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compressor fitting leak

max on Sat August 30, 2008 1:52 PM User is offline

Year: 1994
Make: Buick
Model: Lesabre
Engine Size: 3.8
Refrigerant Type: r134a
Ambient Temp: 70

I'm having trouble with a leak where the refrigerant lines attach to the compressor. I lubed the gaskets with a bit of ester oil and tightened the bolt firmly. What is the correct way to install these 2 gaskets? Should they be assembled dry? Do I need nylog? How tight should I go on the fitting? Thanks for any help this is driving me crazy.

TRB on Sat August 30, 2008 2:58 PM User is offlineView users profile

Nylog is nice but its not the reason for the leak. Make sure you have the correct o-rings and the the manifold hose set is seating correctly.

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max on Sat August 30, 2008 4:54 PM User is offline

Do you have any tips to ensure the manifold is seated correctly? I know I'm doing something wrong. Is the ester oil ok to lube the seal or should I install the seals dry? Thanks

GM Tech on Sat August 30, 2008 5:01 PM User is offline

Your compressor uses sealing washers- they go in dry- no lube is needed- that is what makes them so nice-if you have a leak, you may not have the right sealing washers for your applications- you should have a step block manifold on a step-block compressor- that uses two sealing washers of equal thickness. If for some reason you have a salvage yard pump on there, prior to '94 MY then you would have a non-step block compressor that doesn't match your step-block hose...and that would create a bad seal situation and your leak.

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The number one A/C diagnostic tool there is- is to know how much refrigerant is in the system- this can only be done by recovering and weighing the refrigerant!!
Just a thought.... 65% of A/C failures in my 3200 car diagnostic database (GM vehicles) are due to loss of refrigerant due to a leak......

max on Sat August 30, 2008 8:49 PM User is offline

The compressor is a rebuilt unit but it is the same as the one I took out. I put ester oil on the seals - this has to be why it's leaking. I ordered a new set of seals and will try again. On the compressor that came out one refrigerant port is slightly more recessed than the other. Is this how you can tell if it's the step block design. Thank you very much.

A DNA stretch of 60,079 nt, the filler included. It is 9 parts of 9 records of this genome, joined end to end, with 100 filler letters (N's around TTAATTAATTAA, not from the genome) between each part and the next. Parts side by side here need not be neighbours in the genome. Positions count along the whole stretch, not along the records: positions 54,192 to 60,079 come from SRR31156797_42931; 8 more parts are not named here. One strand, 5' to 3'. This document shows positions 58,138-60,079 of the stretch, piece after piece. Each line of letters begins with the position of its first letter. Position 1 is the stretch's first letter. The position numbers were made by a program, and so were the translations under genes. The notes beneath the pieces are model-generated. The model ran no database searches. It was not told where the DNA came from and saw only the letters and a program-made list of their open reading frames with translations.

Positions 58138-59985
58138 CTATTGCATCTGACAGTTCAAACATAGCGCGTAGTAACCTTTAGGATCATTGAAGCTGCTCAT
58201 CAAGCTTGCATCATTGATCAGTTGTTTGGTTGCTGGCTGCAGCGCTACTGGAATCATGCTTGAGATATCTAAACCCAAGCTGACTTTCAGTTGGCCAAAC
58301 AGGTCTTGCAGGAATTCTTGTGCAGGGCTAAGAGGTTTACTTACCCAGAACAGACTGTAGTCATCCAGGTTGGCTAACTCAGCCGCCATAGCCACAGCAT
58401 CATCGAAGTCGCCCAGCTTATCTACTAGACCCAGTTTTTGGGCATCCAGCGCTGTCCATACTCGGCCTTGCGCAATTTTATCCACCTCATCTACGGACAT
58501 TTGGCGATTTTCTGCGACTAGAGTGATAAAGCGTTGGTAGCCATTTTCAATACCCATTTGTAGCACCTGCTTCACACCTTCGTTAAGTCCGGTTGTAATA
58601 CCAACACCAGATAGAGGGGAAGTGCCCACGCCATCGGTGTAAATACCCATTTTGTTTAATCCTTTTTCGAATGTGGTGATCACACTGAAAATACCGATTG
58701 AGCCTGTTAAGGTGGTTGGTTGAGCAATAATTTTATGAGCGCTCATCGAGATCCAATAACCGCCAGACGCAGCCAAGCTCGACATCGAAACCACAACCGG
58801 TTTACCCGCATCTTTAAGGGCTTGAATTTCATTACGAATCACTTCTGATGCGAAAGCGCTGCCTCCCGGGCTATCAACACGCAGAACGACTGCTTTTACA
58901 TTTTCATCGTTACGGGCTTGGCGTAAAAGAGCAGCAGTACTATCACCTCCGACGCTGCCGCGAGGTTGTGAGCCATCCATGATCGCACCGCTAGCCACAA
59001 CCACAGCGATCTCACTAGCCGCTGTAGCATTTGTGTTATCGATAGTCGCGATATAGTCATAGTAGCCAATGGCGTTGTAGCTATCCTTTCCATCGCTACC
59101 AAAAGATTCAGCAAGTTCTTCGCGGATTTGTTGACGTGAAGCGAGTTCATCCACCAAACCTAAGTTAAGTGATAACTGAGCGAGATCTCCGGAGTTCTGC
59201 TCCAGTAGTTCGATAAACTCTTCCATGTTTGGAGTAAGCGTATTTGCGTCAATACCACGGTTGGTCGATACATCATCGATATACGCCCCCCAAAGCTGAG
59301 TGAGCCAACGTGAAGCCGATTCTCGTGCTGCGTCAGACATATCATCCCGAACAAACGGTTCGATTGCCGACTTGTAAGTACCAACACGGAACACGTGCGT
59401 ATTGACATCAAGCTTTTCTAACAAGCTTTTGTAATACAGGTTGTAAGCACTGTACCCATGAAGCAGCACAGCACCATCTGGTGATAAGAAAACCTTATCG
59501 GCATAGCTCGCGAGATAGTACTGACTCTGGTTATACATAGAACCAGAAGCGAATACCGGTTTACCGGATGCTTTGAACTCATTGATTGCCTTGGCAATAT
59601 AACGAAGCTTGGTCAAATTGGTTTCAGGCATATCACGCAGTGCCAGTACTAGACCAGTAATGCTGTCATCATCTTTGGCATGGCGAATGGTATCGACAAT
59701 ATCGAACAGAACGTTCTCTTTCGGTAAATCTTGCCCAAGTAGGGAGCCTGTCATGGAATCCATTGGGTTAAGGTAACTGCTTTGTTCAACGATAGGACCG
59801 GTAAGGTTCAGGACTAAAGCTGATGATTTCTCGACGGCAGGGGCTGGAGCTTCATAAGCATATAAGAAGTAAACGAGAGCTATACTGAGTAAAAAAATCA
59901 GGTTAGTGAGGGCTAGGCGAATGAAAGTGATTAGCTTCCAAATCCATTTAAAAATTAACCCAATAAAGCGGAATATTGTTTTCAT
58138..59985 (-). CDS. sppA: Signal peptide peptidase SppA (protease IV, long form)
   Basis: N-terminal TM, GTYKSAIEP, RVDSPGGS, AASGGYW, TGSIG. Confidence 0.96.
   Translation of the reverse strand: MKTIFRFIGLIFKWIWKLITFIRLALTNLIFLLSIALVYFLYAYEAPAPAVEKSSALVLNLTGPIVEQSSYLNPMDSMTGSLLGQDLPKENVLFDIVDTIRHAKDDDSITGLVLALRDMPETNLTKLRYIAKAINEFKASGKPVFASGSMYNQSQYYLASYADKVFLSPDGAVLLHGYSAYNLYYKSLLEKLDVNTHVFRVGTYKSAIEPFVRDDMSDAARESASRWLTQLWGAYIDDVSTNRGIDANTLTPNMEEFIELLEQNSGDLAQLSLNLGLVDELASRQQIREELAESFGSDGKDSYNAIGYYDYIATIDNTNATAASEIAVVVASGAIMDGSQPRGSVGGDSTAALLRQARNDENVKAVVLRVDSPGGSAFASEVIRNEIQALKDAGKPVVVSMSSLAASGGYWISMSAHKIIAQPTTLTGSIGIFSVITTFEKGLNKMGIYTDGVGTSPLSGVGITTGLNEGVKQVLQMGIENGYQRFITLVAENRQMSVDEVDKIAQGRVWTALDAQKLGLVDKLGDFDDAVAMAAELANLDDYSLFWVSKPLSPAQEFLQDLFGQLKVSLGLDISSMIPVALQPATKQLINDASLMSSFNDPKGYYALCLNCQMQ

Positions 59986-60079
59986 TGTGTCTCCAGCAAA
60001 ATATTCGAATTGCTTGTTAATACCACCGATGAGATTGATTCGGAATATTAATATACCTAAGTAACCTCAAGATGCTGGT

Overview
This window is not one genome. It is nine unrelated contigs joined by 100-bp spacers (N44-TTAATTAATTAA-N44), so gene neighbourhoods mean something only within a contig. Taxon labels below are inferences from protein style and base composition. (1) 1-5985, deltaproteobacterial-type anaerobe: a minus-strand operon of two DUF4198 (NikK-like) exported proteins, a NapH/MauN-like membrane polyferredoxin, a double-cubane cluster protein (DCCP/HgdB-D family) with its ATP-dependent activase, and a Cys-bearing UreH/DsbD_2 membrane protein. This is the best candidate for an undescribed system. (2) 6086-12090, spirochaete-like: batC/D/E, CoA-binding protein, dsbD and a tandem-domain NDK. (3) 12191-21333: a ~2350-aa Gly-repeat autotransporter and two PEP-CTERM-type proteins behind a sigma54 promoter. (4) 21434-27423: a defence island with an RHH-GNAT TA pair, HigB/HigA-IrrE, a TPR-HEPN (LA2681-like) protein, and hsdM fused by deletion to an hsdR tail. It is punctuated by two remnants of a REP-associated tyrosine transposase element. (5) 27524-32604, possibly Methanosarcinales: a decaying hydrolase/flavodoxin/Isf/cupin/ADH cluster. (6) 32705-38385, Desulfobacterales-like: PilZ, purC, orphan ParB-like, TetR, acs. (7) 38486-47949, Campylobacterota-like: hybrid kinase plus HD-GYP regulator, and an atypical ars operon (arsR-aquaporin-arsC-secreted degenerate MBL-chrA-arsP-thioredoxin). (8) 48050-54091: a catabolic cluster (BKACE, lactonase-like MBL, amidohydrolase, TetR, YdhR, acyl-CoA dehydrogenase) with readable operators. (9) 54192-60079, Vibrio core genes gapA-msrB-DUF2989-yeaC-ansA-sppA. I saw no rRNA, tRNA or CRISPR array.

Chick on Sat August 30, 2008 9:10 PM User is offlineView users profile

As GM Tech stated, the step design is actually, one port is deeper than the other..If your original was straight across with no recess, you need a compressor either the same, or one thin and one thick sealing washer.. Hope this explains it for you..

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Chick
Email: Chick

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Freedoms just another word for nothing left to lose

max on Sun August 31, 2008 6:37 PM User is offline

All I can say is a sincere thank you for solving a mystery that has been bugging me for most of the summer. I really thought it was me doing something wrong. Anyway what I have is this- the original manifold and compressor is the step design - the rebuilt compressor is the straight across design. I swapped some parts with a buddy and got the compressor so it would be good if I can get this one to work. Can I order the correct washers from ackits? and what should I ask for exactly? Thanks again.

TRB on Sun August 31, 2008 7:17 PM User is offlineView users profile

This should have you covered.

CP3016

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When considering your next auto A/C purchase, please consider the site that supports you: ACkits.com
Contact: ACKits.com


Edited: Sun August 31, 2008 at 9:15 PM by TRB

Matt L on Sun August 31, 2008 7:20 PM User is offline

There's an extra "https//" in there.

max on Sun August 31, 2008 8:34 PM User is offline

Fixed the link and found it. Well at least my ac will be working for next summer....

TRB on Sun August 31, 2008 9:16 PM User is offlineView users profile

Quote
Originally posted by: Matt L
There's an extra "https//" in there.

You would think I have adding links down by now!


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When considering your next auto A/C purchase, please consider the site that supports you: ACkits.com
Contact: ACKits.com

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